Going Broke Made Me Recognise The Importance Of Family — Man Like Dalu

October 31, 2021

What does it mean to be a man? Surely, it’s not one thing. It’s a series of little moments that add up. Man Like is a weekly Zikoko series documenting these moments to see how it adds up. It’s a series for men by men, talking about men’s issues. We try to understand what it means to “be a man” from the perspective of the subject of the week.

Today’s Man Like is Akabogu Dalu, a 29-year-old finance guy. He talks about wanting to become a boxer, how going broke taught him to prioritise his family and how he has changed since he got married.

What do you do?

I do a lot of interesting things. My day job is working as a private equity portfolio manager and advisory lead. Other times, I trade. I try as much as possible to be in every area of finance. I also make investments in startups. 


Funny enough, I didn’t see myself ending up in the finance sector when I was growing up. I was a science student so I thought I was going to become a doctor, then I thought I’d be a civil engineer, boxer, and even boxing promoter. I ended up studying finance at the university because I was good at economics.

Boxer? LMAO. How?

I’ve always been obsessed with boxing. I was so good at predicting the winner of a match just by looking at the boxers’ footwork. I became an amateur boxer when I was 19 and was supposed to represent Nigeria at the 2012 Olympics. 

However, I went through a lot in the training camp and to top it all off, my coach demanded about half of the ₦30k stipend the Nigerian Boxing Federation gave me. That’s the moment I knew that boxing in Nigeria wasn’t for me. 

Later that evening, I saw one of my friends on Facebook receiving congratulations for a finance job. That’s when I realised that I wanted to go into finance, after all, I had graduated one of the best in my class in finance. 

What happened next?

I got a job as a corporate banker at a popular commercial bank. It paid me well, but I hated it.


I wanted to do core finance. But my role as a corporate banker meant that I was just a glorified marketer. Only people who brought in major clients to open accounts were promoted and I wasn’t learning anything. You were only as valuable as the amount of money you could bring in. I was frustrated with the job, even though it paid well according to my standards at the time. My first salary was the biggest amount that had ever entered my account and I made sure to enjoy myself with the money. I was flexing, pursuing women of all shapes and sizes, and clubbing. 

So after three years, I quit the job at the bank after two years. It turned out to be the roughest year of my life.

Omo. How?

That was the year I saw poverty face-to-face. I had saved up four months worth of salary by then and thought that would be enough till I got another job. How wrong I was. I ended up remaining unemployed for almost a year. All the women I was chasing ghosted me. My savings were wiped out. I became so broke, my clothes were becoming rags and I couldn’t afford to eat on some days. I used to use an anonymous account on Twitter to beg for money. That’s how bad it was. 

That must have been so hard. How did you get by?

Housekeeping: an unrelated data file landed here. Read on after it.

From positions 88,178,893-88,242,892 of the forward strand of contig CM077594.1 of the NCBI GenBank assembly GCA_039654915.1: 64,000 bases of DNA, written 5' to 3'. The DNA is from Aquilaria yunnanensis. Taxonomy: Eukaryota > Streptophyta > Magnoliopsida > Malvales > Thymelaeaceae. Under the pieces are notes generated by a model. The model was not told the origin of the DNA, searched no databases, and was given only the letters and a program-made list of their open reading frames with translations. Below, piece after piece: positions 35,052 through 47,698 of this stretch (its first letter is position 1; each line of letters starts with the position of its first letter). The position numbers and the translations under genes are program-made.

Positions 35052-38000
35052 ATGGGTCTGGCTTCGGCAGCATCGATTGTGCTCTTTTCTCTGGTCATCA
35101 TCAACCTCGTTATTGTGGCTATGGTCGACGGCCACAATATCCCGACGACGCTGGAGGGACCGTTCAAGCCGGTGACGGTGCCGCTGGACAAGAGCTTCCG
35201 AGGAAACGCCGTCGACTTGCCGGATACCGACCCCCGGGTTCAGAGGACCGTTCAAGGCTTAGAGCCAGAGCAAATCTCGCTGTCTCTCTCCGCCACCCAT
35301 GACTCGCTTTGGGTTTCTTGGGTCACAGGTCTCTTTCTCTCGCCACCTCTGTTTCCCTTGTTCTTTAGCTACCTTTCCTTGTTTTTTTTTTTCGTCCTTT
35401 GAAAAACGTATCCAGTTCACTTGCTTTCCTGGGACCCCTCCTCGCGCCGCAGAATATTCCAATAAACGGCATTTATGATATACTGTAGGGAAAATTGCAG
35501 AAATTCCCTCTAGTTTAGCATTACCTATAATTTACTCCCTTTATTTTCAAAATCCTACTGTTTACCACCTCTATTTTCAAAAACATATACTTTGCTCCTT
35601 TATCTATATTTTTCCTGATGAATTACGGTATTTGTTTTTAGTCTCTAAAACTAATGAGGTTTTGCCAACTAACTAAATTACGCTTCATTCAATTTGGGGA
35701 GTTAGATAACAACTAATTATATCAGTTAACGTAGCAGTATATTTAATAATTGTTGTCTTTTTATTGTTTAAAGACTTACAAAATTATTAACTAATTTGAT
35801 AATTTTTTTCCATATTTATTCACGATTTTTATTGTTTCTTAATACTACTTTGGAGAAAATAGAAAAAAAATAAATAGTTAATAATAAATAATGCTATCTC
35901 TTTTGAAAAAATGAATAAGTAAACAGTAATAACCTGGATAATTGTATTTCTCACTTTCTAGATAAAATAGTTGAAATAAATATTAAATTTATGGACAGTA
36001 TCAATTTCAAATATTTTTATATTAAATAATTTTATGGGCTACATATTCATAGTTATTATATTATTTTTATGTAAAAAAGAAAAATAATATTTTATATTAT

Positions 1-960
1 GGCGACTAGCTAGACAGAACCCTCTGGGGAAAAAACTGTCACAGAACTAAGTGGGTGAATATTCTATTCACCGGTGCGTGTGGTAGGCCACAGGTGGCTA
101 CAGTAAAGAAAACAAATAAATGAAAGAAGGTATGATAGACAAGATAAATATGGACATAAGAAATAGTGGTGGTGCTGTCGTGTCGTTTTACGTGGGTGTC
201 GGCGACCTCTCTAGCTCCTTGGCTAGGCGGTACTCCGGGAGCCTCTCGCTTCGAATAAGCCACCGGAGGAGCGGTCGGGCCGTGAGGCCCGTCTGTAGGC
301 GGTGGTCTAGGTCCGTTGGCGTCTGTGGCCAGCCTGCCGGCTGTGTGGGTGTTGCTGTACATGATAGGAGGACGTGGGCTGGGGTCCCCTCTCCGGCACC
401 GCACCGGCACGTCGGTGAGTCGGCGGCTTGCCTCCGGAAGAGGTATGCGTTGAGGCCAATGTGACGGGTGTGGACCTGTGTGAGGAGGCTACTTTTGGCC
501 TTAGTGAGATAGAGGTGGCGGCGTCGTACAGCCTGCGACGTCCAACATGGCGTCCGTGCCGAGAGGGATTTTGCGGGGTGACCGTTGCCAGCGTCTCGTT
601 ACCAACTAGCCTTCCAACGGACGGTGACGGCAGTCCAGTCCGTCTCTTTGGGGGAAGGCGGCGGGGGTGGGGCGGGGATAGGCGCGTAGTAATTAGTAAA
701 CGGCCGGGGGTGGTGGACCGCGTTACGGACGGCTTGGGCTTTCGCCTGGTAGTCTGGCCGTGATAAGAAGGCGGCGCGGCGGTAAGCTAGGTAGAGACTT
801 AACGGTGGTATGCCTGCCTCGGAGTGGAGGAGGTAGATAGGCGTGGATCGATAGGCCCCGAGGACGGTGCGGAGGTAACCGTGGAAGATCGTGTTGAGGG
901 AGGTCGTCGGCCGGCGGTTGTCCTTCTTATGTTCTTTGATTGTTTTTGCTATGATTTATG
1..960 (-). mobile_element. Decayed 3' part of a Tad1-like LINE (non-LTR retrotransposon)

My younger brother was there for me a lot during that year. He was just a fresh graduate at the time but he did his best to support me. One time, he made ₦10k from sports betting and he gave me half of it. I was moved to tears because when I had money, I hardly took care of him or my family. That was when I realised how much I had not been supportive of my family. They weren’t a priority to me while I was making money because I was focused on myself.

I promised my brother, “When I get my next job, I’m going to become really good at it, make enough money and send you out of this country.”

That was when I realised that at any point in time, the first quadrant of your income should be reserved for people who are/were pivotal to your growth as a person. Always make sure your people are okay. People I thought were my friends ghosted me and the only support I had was my family. 

What happened next?

After a year unemployed, I got another job in an investment house and things started picking up. I said, “This job, I will die here. I will learn everything there is to learn and become incredibly good at it. I’ll make sure I never stay at home unemployed again.” I was always the first to get to the office and the last to leave. I was honing all my skills with the fear of poverty on my mind. I didn’t have a life; I was always on YouTube learning a skill or the other in finance.

From there, I moved to a corporate consulting firm and from there I moved to a private equity firm where I’m currently a Vice President. 

Congratulations, man. What was your game plan?

It was full-on hard work. I’m not the smartest guy, but you can’t outwork me so I used that to my advantage. Now, I’m in a better place financially. I fulfilled the promise I made to my brother and sent him abroad this year. I work hard to make sure I can provide for my support system. If I hadn’t had that tough period in 2016, I probably still wouldn’t have prioritised their welfare the way I do now. 

It’s why I’m equivocal on the black tax conversation. My sisters treat me like their personal ATM and honestly, I don’t mind. I prefer they ask me than ask from some random person outside. I see it as my responsibility, a kind of repayment for all the support they’ve given me. They were pivotal to my development, the least I can give them is my financial support. 

What else do you do?

I’m focused on making money so they never have to want anything. Asides from my day job, I trade stocks, bonds and other risky ventures, like investing in startups. As a younger man, I used to take a lot of risks. I lost a lot of money and I made a lot of money. I used to adhere to the “Go big or go home” principle. I don’t do that as much anymore because now I consider how the decision is going to affect my family before making it.